As a lesbian who came out at the age of 34, I had no experience with the LGBTQI+ community, at all. I grew up in a regional town, moved to an even smaller regional town when I was 28, and only found my feet once moving to Melbourne in March 2019. When I say Melbourne, I mean a leafy suburb that is very family focused. So even though I came out a few months after moving to “Melbourne”, I was still unable to immerse myself in the queer culture.
I met a friend of mine in Northcote (who is queer) just a few weeks after coming out. It was a cold wintery Melbourne day, but I felt so open in the space as I could see that there were some queer people around and the place had a good vibe. I also purchased my first two queer books in a neat little bookshop there. After a lovely day out, I returned to the leafy family focused suburb and felt lost again. Where were my people?
When I started dating a woman, I started to feel like my butch lesbian identity really started to come out and be proud (finally!!) I attended my first queer event - so excited! It was the launch of Butch Is Not A Dirty Word (BINADW) at Hares and Hyenas in Fitzroy (Melbourne). I could not wipe the smile off my face – here are my people, I thought! I really enjoyed listening to the stories that were read as I related to many of them. I felt so comfortable and relaxed as everyone around me was having a great time and enjoying the atmosphere.
As I sit here today writing about International Lesbian Day, I am reminded that connection (with your own identity, your queer friends, and the queer community) is such an important part of feeling comfortable in the space. The first few queer events I attended were so important to me as I finally accepted myself for who I was, and who I am!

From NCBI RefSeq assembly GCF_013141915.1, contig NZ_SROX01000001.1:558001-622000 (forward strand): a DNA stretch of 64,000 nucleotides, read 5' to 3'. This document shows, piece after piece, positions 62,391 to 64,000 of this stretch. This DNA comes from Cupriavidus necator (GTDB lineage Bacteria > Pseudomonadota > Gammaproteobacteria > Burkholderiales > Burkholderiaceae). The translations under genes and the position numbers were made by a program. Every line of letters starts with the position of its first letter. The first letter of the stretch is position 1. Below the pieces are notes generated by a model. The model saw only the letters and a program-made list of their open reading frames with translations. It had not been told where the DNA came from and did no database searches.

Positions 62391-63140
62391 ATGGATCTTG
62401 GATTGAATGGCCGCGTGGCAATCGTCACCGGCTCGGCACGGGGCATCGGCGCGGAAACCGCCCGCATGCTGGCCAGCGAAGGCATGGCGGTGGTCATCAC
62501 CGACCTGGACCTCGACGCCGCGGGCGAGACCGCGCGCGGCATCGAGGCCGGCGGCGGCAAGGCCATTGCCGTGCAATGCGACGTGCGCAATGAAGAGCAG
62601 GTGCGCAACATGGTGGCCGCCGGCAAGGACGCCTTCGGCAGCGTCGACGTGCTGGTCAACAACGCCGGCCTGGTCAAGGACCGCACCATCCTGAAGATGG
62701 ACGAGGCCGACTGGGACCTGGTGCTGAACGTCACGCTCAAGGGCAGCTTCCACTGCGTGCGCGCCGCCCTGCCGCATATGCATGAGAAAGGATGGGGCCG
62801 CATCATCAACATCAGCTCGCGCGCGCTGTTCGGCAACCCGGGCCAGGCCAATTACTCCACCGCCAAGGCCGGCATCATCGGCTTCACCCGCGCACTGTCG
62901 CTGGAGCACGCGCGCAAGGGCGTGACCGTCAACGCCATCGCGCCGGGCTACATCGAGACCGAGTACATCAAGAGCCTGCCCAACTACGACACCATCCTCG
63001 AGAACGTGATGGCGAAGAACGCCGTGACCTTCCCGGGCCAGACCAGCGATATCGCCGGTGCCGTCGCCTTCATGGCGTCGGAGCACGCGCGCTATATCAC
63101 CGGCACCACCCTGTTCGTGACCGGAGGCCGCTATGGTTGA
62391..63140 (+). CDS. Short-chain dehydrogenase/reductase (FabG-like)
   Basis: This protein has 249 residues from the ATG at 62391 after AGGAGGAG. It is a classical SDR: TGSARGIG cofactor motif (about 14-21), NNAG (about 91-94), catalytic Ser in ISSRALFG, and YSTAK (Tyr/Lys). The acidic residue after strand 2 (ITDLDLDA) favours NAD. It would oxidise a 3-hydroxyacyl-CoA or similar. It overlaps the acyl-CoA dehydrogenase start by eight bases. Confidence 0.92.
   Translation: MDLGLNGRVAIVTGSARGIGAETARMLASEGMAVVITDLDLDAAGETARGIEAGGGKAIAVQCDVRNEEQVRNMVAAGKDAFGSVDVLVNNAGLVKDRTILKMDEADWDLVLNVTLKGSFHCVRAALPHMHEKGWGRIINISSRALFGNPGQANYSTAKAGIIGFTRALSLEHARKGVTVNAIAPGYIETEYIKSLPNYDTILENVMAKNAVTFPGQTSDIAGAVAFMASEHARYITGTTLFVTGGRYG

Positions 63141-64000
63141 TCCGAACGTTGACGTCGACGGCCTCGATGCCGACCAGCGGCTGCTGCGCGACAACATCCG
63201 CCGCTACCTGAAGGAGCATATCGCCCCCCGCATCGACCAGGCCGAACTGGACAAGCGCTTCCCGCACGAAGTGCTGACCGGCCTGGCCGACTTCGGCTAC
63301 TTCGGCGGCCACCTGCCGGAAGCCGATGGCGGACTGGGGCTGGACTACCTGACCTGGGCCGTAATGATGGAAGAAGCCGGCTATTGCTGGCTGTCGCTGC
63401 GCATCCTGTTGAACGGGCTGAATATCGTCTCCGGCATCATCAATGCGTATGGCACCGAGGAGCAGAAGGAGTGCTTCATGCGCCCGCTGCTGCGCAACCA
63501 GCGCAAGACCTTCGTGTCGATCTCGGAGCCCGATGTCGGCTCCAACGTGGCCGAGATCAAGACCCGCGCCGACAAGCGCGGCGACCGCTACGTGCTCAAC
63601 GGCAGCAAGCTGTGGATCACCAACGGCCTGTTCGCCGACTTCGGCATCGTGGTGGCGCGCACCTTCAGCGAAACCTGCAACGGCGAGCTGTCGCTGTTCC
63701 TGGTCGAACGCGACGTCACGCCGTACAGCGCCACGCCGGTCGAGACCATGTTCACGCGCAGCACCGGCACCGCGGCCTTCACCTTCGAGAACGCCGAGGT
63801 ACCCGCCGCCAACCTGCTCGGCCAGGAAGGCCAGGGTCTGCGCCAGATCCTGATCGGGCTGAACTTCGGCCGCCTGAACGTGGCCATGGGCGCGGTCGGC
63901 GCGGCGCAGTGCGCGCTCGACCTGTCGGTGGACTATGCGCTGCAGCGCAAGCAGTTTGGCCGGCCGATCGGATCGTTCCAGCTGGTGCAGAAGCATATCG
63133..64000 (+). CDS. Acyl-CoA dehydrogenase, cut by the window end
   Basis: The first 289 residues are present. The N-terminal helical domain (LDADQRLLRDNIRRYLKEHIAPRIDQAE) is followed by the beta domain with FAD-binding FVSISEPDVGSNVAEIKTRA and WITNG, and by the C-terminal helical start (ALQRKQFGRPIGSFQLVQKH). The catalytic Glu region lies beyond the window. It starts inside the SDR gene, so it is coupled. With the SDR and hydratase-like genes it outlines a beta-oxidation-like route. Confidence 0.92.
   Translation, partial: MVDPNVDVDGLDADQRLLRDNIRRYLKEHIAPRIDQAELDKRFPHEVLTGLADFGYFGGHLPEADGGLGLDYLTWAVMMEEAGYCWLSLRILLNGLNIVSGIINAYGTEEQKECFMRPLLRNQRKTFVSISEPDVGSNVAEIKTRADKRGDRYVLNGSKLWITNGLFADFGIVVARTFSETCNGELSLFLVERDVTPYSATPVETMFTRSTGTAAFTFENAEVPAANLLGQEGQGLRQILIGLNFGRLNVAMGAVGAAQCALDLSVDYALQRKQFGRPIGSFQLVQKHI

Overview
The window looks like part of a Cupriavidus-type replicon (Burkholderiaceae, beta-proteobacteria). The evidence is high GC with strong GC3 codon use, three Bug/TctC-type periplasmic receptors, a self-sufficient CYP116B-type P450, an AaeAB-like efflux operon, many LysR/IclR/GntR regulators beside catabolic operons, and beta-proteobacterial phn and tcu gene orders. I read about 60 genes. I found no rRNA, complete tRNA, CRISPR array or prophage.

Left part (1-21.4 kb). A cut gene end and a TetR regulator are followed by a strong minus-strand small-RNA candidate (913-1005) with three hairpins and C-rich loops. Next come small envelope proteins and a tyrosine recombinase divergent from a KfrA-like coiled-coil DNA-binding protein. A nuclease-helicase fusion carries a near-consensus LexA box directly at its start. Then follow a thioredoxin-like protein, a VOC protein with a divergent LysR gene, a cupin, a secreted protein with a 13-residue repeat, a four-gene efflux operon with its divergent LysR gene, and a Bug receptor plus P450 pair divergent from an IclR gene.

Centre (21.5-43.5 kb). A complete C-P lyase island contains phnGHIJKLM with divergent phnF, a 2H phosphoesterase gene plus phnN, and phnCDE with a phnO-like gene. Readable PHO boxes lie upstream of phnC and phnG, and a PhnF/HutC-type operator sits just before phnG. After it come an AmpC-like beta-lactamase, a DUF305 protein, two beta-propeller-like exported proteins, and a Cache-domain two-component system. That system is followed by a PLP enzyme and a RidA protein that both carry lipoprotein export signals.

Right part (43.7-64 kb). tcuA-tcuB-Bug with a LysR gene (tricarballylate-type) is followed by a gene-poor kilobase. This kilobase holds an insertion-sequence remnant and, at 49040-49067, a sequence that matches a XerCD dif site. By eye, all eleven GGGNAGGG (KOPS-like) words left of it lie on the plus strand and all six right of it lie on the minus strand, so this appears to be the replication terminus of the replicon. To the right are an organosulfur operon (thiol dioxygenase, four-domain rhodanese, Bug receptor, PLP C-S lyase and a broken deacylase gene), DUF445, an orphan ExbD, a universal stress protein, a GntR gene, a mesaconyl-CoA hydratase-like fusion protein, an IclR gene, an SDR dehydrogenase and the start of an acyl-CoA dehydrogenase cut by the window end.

The other day my partner and I were talking, and she mentioned how difficult it would be for people who are coming out now, as they have no way to physically connect with the queer community. And I agreed. As human beings we all crave connection. As lesbians, we crave a connection with fellow lesbians in a common place so we feel comfortable being ourselves and can interact with others without fear of judgement and criticism. But how is this possible right now, during a COVID-19 pandemic when events are being cancelled, festivals are being postponed and face-to-face gatherings are banned in many places?
I thought about the types of resources I wish I had when I came out, and the organisations I could connect with to help me navigate my new life. Whilst I could do this physically at the time, it was difficult to find information and figure out what / who / where I should connect with fellow lesbians.
As a result of my “I wish I knew this when I came out” memories, I want to provide you with some things you can do / places you can go / organisations you can reach out to, to help you connect with your lesbian community during this difficult time we are facing.
Things you can do:
- Set up an Instagram account that focuses on lesbian posts (either of you or memes you find etc.) and follow the many millions of lesbian Instagrammers across the world.
- Sign up to your local library (you can get a digital membership) and borrow queer history books or lesbian fiction and read to immerse yourself in the lesbian world.
- Do some online shopping and buy some clothes or accessory that fit your lesbian style (or what you wish it were).
- Watch some lesbian romance films, and even some queer documentaries on Netflix or Stan (or any other streaming service you may have).
- At the end of the day, do what makes you feel happy and true to yourself. You are important and you are your number one fan!
For some great links and resources for Australian based LGBTQI+ organisations and support services you can check out the following links:
Check out some of our awesome Bisexual t-shirt ranges here.